Oxaliplatin and radiation in head and neck cancer Oxaliplatin and radiation has been used in a randomized phase II study comparing standard radiation with or without weekly oxaliplatin in the treatment of locally advanced nasopharyngeal carcinoma. Radiation was administered at 70-74 Gy to the primary tumor site, 60-64 Gy to the involved areas of the neck and 50 Gy to the uninvolved area of the neck. Chemotherapy with oxaliplatin at 70 mg/m2 was given weekly for 6 courses with standard radiation in the investigational arm. Interim results concurrent radiation with weekly oxaliplatin resulted in a higher complete response in the primary tumor site and in the cervical lymph nodes. There was no difference in the incidences of dry mouth, stomatitis, skin reaction, peripheral neuropathy or hematological toxicities between the 2 treatment arms. Patients receiving the concurrent radiation and oxaliplatin treatment did experience more gastrointestinal toxicities mostly nausea and vomiting. The only grade 3 toxicities are thrombocytopenia (5.1%), nausea/vomiting (12.8%) and skin reaction (25.6%).
Microscopically involved margins, involvement of two or more nodes, extracapusular spread, presence of perineural involvement, and vascular embolisms are associated with an approximately 25% to 30% probability of developing locoregional failure. The addition of cisplatin to radiation reduces the locoregional failure and distant metastasis. We propose to investigate the toxicities of using weekly oxaliplatin with radiation in the treatment of high risk resected head and neck patients since oxaliplatin has a better side effects profile. The high risk factors will be the same criteria utilized in both RTOG 9501 and EORTC 22931. They include microscopically involved margins, involvement of two or more nodes, extracapusular spread, presence of perineural involvement, vascular embolisms, and oral cavity or oropharyngeal carcinoma with lymph nodes metastasis at level IV or V.
|Study Type :||Interventional (Clinical Trial)|
|Actual Enrollment :||6 participants|
|Intervention Model:||Single Group Assignment|
|Masking:||None (Open Label)|
|Official Title:||A Phase II Study of Adjuvant Chemoradiation With Weekly Oxaliplatin in Patients With High Risk Resected Squamous Cell Carcinoma of the Head and Neck Region|
|Study Start Date :||February 2005|
|Actual Primary Completion Date :||May 2010|
|Actual Study Completion Date :||October 2011|
Oxaliplatin-70mg/m2 IV over 120 min once a week during radiation. Radiation-200 centigray (cGy) per day - Megavoltage equipment with energy of Cobalt 60 or higher - Daily from Monday to Friday.
70mg/m2 IV over 120 min once a week during radiation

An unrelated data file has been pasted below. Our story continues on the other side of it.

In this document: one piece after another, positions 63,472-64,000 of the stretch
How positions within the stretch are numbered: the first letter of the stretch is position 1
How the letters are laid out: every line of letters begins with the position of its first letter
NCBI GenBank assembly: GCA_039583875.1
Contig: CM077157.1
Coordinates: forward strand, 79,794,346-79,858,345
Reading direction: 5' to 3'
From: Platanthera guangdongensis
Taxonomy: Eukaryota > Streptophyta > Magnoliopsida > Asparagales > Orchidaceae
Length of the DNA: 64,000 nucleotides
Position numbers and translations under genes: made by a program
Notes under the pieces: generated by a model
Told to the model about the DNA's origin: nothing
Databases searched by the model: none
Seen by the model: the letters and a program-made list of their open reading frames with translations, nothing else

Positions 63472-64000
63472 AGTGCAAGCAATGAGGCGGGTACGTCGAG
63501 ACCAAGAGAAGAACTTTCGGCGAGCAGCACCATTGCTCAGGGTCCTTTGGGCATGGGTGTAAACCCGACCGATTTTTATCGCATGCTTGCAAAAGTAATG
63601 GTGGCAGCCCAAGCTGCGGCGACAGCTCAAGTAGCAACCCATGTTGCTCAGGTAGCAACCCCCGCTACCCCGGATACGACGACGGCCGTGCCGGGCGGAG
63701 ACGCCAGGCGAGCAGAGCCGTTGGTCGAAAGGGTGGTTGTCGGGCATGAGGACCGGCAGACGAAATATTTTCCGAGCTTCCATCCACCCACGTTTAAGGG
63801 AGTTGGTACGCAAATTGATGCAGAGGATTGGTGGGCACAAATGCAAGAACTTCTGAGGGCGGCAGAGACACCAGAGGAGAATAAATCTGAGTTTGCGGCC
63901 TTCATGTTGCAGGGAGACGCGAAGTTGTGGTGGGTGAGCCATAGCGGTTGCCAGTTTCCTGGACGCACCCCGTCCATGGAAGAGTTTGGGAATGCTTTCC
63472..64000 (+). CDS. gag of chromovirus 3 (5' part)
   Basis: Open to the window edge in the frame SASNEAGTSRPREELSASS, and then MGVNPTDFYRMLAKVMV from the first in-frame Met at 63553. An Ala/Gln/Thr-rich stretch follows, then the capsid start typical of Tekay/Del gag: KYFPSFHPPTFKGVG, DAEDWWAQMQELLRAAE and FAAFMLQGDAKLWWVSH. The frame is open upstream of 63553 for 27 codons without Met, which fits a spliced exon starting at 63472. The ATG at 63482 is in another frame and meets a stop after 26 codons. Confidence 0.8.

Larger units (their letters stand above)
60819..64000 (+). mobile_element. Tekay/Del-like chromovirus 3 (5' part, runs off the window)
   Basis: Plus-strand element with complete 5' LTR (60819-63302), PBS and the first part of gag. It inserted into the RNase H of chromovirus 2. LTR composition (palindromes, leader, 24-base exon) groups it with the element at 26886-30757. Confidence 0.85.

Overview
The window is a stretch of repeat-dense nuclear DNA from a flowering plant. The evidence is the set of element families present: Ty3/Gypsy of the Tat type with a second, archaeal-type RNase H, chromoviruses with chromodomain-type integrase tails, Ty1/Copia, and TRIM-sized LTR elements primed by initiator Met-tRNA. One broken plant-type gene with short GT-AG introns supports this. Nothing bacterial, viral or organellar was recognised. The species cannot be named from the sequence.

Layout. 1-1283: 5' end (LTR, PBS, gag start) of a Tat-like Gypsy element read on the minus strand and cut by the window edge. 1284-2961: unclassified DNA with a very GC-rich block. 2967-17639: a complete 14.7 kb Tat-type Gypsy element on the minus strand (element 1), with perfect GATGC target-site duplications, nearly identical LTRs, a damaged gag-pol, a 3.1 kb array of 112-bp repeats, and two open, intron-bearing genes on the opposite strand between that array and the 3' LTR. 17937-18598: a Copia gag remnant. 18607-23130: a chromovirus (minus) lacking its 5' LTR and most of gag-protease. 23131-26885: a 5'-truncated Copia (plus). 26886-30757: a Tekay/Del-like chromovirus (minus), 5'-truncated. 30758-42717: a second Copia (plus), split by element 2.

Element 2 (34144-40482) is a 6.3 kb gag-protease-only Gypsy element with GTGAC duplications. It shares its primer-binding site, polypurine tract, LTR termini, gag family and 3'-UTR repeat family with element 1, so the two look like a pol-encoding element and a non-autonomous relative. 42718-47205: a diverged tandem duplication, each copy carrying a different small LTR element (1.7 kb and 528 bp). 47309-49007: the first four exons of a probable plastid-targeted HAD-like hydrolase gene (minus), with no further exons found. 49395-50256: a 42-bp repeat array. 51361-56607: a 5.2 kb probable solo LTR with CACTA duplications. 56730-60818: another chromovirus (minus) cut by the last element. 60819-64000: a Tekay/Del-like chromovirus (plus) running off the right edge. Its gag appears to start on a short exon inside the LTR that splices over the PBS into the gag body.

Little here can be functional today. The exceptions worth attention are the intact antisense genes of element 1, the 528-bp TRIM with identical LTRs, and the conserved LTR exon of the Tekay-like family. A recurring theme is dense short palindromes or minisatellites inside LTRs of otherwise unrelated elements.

Other Name: Eloxatin
200 cGy/day - Megavoltage equipment with energy of Cobalt 60 or higher - Daily from Monday to Friday
- Frequency and Severity of Toxicities [ Time Frame: 2 years ]Study was terminated by funding source for slow accrual. Upon termination notification, the IRB closure was submitted and all research procedures stopped, inclusive of completing any analysis of data collected.
- Locoregional Control Rate [ Time Frame: 2 years ]Study was terminated by funding source for slow accrual. Upon termination notification, the IRB closure was submitted and all research procedures stopped, inclusive of completing any analysis of data collected.
- Disease-free Survival Rate [ Time Frame: 2 years ]
Study was terminated by funding source for slow accrual. Upon termination notification, the IRB closure was submitted and all research procedures stopped, inclusive of completing any analysis of data collected.
Progression-free survival: from date of registration to date of first observation of progressive disease, death due to any cause or symptomatic deterioration
Progression: Appearance of any new lesion/site. The site of the new lesion will be recorded. Death due to disease without prior documentation of progression and without symptomatic deterioration Symptomatic deterioration: Global deterioration of health status requiring discontinuation of treatment without objective evidence of progression. Efforts should be made to obtain objective evidence of progression after discontinuation
- Overall Survival Rate [ Time Frame: 2 years ]
From date of registration to date of death due to any cause
- Sites of Relapse [ Time Frame: 2 years ]
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Please refer to this study by its ClinicalTrials.gov identifier (NCT number): NCT00256308
|United States, California|
|Chao Family Comprehensive Cancer Center|
|Orange, California, United States, 92868|
|Principal Investigator:||Sai-Hong Ignatius Ou, MD, PhD||Chao Family Comprehensive Cancer Center|